The imine intermediate was then added to a degased mixture of potassium acetate (3 eq), tetra-n-butylammonium chloride monohydrate (1 eq), palladium acetate (0.03 eq) and N,N-dimethylacetamide (final concentration of imine=0.365 M). The reaction mixture was heated to 115° C. for 5 hours and allowed to cool to room temperature. 3N KOH (3 eq) was then added and the mixture was stirred at room temperature for 1 hour. The reaction mixture was diluted with water (1.0 volume), washed with toluene (3×0.75 volume). The aqueous phase was acidified to pH 1 with 3N HCl and extracted with tertbutyl methyl ether (2×0.75 volume). The combined organic fractions were washed with water (0.75 volume). To the clear light brown solution was added dicyclohexylamine (1 eq) and the solution was stirred at room temperature for 16 hours. The salt was filtered, washed with ethyl acetate, tertbutyl methyl ether and allowed to dry to give the title compound. Assay: 94 A %.

1H NMR (500 mHz, CDCl3): δ 9.24 (s, 1H), 7.16-7.08 (m, 2H), 6.82 (t, 1H), 6.2 (br, 2H), 3.6-3.5 (m, 1H), 3.04-2.97 (m, 2H), 2.88-2.70 (m, 3H), 2.66 (dd, 1H), 2.45-2.37 (m, 1H), 2.13-2.05 (m, 2.05), 1.83 (d, 4H), 1.67 (d, 2H), 1.55-1.43 (m, 4H), 1.33-1.11 (m, 6H).

Step 2: (+/−)-(5-bromo-7-fluoro-1,2,3,4-tetrahydrocyclopenta[b]indol-3-yl)acetic acid

A slurry of the DCHA salt from Step 1 above in dichloromethane (0.241 M solution) was cooled to −20 to −15° C. Pyridine (2 eq.) was added in one shot and to the slurry was added dropwise bromine (2.5 eq.) over 30 to 45 minutes maintaining the temperature between −20° C. and −15° C. (At about ⅓ addition of bromine, the reaction mixture was thick and an efficient stirring was needed. Eventually, at about ½ addition of bromine, the mixture became “loose” again.) After completion of the addition, the reaction mixture was aged for one additional hour at −15° C. Acetic acid (3.04 eq.) was then added over 5 minutes and zinc dust (3.04 eq.) was added portion wise. (A portion of zinc was added at −15° C. and the mixture was aged for about 5 minutes to ensure that the exotherm was going (about −15° C. to −10° C.)). This operation was repeated with about 5 shots of zinc over about 30 min. When no more exotherm was observed, the remaining zinc was added faster. The whole operation took around 30 to 45 minutes.

After completion of the addition, the batch was warmed to room temperature, aged 1 hour and concentrated. The reaction mixture was switched to methyl t-butyl ether (MTBE, 0.8 volume) and a 10% aqueous acetic acid solution (0.8 volume) was added. The mixture (crystallization of salts, e.g pyridium) was aged at room temperature for 1 hour and filtered through solka-floc. The pad of solka-floc was rinsed with MTBE (ca. 0.2 volume) and the filtrate (biphasic, MTBE/aqueous) was transferred into an extractor. The organic phase was washed with water (0.8 volume). The MTBE extract was concentrated and switched to isopropyl alcohol (IPA, 0.25 volume) to crystallize the compound. Water (0.25 volumes) was added and the batch was aged for 1 hour. Additional water (0.33 volumes) was added over 1 hour. After completion of the water addition, the batch was aged for one additional hour, filtered, and rinse with 30/70 IPA/Water (0.15 volumes). Crystallized bromoacid was dried in the oven at +45° C.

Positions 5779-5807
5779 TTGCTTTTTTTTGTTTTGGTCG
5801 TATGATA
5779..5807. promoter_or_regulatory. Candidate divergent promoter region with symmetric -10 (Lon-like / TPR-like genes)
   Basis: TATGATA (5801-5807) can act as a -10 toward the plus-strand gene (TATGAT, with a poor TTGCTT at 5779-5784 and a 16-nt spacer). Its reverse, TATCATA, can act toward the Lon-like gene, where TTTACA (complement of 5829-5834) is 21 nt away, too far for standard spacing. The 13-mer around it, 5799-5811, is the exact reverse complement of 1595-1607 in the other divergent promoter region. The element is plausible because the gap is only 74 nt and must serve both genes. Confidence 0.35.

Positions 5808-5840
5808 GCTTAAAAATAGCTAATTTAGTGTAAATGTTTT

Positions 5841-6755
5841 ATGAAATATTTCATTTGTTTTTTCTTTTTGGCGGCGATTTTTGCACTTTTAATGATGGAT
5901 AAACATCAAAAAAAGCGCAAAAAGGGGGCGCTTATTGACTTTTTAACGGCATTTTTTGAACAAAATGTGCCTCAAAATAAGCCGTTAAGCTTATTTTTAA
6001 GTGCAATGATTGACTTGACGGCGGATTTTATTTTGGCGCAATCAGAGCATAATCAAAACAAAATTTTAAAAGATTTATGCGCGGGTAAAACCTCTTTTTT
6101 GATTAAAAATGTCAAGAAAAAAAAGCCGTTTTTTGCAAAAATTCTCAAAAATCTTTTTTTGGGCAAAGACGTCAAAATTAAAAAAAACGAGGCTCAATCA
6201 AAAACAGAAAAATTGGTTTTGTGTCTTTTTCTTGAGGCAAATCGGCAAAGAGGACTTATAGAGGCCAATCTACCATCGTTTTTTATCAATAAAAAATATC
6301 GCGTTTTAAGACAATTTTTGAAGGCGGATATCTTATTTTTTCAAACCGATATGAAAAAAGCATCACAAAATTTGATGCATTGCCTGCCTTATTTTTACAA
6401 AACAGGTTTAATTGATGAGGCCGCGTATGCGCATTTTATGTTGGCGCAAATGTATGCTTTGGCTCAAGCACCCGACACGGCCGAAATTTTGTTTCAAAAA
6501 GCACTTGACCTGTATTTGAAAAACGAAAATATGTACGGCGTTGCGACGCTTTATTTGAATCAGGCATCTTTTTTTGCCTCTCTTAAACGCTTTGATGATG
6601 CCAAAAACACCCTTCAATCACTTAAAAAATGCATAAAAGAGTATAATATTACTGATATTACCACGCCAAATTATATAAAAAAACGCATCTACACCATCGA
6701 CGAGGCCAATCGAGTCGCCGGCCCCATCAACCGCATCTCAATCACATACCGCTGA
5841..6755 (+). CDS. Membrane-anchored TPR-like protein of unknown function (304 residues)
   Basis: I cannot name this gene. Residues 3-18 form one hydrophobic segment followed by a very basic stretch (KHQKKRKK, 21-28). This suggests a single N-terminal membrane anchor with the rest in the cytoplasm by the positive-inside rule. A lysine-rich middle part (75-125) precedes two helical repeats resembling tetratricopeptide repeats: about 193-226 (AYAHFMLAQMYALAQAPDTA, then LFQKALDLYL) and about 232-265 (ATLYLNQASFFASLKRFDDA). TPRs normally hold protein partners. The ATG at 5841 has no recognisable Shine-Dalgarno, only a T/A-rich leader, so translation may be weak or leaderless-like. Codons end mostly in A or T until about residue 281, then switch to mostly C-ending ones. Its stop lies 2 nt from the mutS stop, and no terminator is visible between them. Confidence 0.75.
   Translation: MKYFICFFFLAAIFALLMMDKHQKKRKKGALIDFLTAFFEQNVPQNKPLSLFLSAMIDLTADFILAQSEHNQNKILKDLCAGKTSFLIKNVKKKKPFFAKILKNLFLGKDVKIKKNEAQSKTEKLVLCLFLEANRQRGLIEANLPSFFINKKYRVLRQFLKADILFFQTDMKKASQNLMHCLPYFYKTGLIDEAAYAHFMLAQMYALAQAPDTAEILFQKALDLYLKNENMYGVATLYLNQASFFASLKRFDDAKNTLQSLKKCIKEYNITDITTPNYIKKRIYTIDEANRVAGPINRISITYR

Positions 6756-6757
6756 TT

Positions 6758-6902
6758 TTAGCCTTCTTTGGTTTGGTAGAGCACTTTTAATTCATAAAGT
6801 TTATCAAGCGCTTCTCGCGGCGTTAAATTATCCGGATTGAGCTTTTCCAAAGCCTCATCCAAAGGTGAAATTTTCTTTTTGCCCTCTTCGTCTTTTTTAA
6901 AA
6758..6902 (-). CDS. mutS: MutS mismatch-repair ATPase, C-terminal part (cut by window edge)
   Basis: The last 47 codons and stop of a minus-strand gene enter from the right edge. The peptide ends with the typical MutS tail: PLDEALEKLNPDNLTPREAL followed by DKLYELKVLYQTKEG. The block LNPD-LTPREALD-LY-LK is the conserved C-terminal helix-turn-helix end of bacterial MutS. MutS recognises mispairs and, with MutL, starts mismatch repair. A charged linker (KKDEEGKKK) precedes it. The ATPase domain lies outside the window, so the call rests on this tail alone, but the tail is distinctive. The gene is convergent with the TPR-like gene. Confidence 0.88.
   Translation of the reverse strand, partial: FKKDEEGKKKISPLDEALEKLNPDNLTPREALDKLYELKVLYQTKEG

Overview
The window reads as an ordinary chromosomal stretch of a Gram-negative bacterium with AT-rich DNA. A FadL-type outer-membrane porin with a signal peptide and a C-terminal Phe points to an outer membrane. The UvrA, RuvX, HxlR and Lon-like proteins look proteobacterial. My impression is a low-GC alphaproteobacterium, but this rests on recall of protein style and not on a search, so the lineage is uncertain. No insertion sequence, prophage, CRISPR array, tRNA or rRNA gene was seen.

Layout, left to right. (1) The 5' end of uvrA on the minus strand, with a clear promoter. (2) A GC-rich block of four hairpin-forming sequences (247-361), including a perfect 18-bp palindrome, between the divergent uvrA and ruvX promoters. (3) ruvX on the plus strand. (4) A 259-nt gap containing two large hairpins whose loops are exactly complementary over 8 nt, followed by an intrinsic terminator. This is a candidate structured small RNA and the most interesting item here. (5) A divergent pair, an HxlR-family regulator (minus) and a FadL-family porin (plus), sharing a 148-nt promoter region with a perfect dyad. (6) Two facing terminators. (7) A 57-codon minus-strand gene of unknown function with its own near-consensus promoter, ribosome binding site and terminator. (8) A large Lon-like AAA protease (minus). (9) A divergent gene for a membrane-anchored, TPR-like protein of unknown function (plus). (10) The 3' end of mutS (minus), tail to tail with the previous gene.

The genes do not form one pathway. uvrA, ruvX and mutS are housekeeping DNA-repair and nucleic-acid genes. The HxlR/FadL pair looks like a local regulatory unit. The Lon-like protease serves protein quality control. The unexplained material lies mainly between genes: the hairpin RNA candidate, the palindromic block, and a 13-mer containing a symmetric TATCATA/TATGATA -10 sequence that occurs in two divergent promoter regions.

Step 3: (+/−)-[5-bromo-4-(4-chlorobenzyl)-7-fluoro-1,2,3,4-tetrahydrocyclopenta[b]indol-3-yl]-acetic acid

The bromoacid of Step 2 was dissolved in dimethylacetamide (0.416 M solution) and cesium carbonate (2.5 eq.) was added in one portion. To the slurry was added in one portion 4-chlorobenzyl chloride (2.5 eq.) and the batch was heated to 50° C. for 20 h. The batch was cooled to r.t. and sodium hydroxide 5N (4.00 eq.) was added over 5 minutes (temperature rose to +40° C.). The reaction was aged at 50° C. for ca. 3 hours, cooled to room temperature and transferred into an L extractor. The solution was diluted with isopropylacetate (IPAc, 2 volumes) and cooled to +15° C. The solution was acidified with 5N HCl to pH˜2. Layers were separated and the organic layer was washed with water (2×2 volumes). IPAc solution was concentrated and switched to IPA (0.8 volumes) to crystallize the product. Water (8 L) was added over 2 hours and the batch was filtered to give the title compound. The batch can be dried in the oven at +40° C. for 24 hours.

DP Example 18

(+/−)-{4-[1-(4-Chlorophenyl)ethyl]-7-fluoro-5-methanesulfonyl-1,2,3,4-tetrahydrocyclopenta[b]indol-3-yl}acetic acid (Compound X)

The title compound was synthesized in accordance with the description provided in PCT WO03/062200 published on Jul. 30, 2003.

DP Example 19

(+/−)-[9-(4-Chlorobenzyl)-6-fluoro-methanesulfonyl-2,3,4,9-tetrahydro-1H-carbazol-1-yl]acetic acid (Compound Y)

The title compound was synthesized in accordance with the description provided in PCT WO03/062200 published on Jul. 30, 2003.

DP Example 20

[4-(4-Chlorobenzyl)-7-fluoro-5-methanesulfonyl-1-oxo-1,2,3,4-tetrahydrocyclopenta[b]indol-3-yl]acetic acid (Compound Z)

The title compound was synthesized in accordance with the description provided in PCT WO03/062200 published on Jul. 30, 2003:

DP Example 21

{9-[(3,4-Dichlorophenyl)thio]-1-isopropyl-7,8-dihydro-6H-pyrido[3,4-b]pyrrolizin-8-yl}acetic acid (Enantiomer A and Enantiomer B) (Compound AA)

Step 1 2-Chloronicotinaldehyde